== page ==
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Wednesday, December 31, 2014

Lean Roundup #67 – December, 2014

A selection of highlighted blog posts from Lean bloggers from the month of December, 2014.  You can also view the previous monthly Lean Roundups here.

Lean, Leadership & Ethics, Part 1 – Pascal Dennis reflects on Lean, leadership, and ethics and how they relate to each other.

Lean tools should eliminate the need for lean tools – Bill Waddell says that when Lean tools eliminate the need for Lean tools then the real magic of lean starts to happen.

3 Things I’ve Learned in 2014 – Ron Pereira shares 3 lessons learned in 2014 that everyone can benefit from.

Skateboarding and A Path To Discovery – Steve Kane elaborates on a post I did last month about Rodney Mullen TED talk on discovery.

Perfect Misunderstanding – Bob Emiliani says there is no such thing as a perfect process in REAL Lean thinking.

One-Piece-Flow Projects Create the Best Conditions for True Creativity – Michael Balle explains why one-piece-flow projects create the best conditions for true creativity.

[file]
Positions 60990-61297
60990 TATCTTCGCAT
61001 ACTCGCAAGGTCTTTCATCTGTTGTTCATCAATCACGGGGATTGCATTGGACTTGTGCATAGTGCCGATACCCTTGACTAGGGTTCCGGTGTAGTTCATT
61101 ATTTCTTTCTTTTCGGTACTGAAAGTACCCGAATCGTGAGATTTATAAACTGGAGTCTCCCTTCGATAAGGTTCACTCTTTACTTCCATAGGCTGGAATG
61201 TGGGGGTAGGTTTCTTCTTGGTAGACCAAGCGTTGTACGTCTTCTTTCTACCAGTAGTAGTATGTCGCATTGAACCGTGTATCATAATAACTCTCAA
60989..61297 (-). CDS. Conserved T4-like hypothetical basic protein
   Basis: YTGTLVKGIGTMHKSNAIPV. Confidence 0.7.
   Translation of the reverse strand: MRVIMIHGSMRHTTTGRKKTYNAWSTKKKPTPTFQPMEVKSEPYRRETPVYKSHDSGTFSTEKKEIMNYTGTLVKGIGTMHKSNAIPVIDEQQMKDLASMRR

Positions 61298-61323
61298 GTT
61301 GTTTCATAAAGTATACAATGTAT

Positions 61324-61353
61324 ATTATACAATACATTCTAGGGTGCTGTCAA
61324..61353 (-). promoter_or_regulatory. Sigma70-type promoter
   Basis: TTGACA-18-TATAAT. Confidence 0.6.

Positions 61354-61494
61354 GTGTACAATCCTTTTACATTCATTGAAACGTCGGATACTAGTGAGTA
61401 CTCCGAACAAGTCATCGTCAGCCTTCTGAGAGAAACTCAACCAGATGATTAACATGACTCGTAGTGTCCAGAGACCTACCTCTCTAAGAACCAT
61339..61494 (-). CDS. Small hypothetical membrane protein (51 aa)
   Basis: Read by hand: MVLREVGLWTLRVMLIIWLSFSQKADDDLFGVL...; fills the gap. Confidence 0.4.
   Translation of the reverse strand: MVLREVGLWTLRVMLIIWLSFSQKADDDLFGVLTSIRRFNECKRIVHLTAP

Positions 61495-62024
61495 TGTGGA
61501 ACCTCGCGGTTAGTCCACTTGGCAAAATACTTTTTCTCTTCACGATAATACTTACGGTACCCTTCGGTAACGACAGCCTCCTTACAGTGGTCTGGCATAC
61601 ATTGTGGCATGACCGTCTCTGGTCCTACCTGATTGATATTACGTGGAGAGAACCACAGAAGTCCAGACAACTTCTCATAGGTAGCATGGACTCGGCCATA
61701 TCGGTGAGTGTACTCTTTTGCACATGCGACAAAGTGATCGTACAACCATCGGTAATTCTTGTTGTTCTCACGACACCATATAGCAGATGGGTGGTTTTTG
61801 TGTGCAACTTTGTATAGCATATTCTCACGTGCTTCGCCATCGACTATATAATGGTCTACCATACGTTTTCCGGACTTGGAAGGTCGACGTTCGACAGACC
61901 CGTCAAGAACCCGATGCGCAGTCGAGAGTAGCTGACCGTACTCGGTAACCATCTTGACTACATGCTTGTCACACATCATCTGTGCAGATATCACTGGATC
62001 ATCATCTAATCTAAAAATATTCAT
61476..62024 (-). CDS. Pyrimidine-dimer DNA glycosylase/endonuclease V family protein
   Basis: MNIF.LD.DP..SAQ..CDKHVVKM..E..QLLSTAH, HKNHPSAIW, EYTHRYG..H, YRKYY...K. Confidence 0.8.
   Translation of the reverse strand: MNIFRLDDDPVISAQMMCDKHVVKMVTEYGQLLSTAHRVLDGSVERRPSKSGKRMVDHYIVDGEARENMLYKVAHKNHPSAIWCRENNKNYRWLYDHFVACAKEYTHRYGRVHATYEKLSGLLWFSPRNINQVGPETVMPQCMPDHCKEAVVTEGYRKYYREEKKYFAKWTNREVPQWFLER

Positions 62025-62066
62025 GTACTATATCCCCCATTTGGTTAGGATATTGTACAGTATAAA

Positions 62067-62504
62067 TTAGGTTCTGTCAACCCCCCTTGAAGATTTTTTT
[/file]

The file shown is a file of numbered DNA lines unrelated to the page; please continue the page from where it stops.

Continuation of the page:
Are You Training People to Think or to Follow a Checklist? – Erin Urban says continuous improvement requires continuous learning at all levels all the time.

Businessweek Article on Employee Ideas – Mark Graban says we must move past the suggestion box to continuous improvement.

Why we Need a Quality Department – Michel Baudin explains the role of quality within a Lean organization.

Control is overrated…and a myth – Jamie Flinchbaugh expands on why you cannot control everything and how to deal with that.

People aren’t tools – Bill Waddell says: “People and culture are the heart of lean manufacturing. Tools come and go, technology changes and someone more clever than us will conjure up a better kanban formula. But a business driven by empowered, committed people at every level, all pursuing little fixes and little improvements every day is the enduring engine that enables lean companies to thrive and grow year after year after year.”

My Continuous Improvement: Personal Kanban – 5th Revision a Success! – Matt Wrye shares his personal Kanban improvement which demonstrates continuous improvement.

Reflecting on the Intentional Routine – Kevin Meyer reflects on routines and shares his thoughts on the subject.

One of my least favorite questions – Jamie Flinchbaugh discusses why you just can’t copy someone else and expect the same results.

Public Service: Lean's Next Frontier? – John O’Donnell and Lex Schroeder share observations on why Lean has been growing in the field of social impact.

Immediate Detection & Correction: Easier Said Than Done – Connor Shea summarizes the key element of Lean but reminds us about the difficulty.

Mankind is our business – Bill Waddell says a Christmas Carol is a story of lean cultural transformation.

The Value of Not Knowing – Steve Kane says creating a void in expertise with “I don’t know” invites greater expertise.

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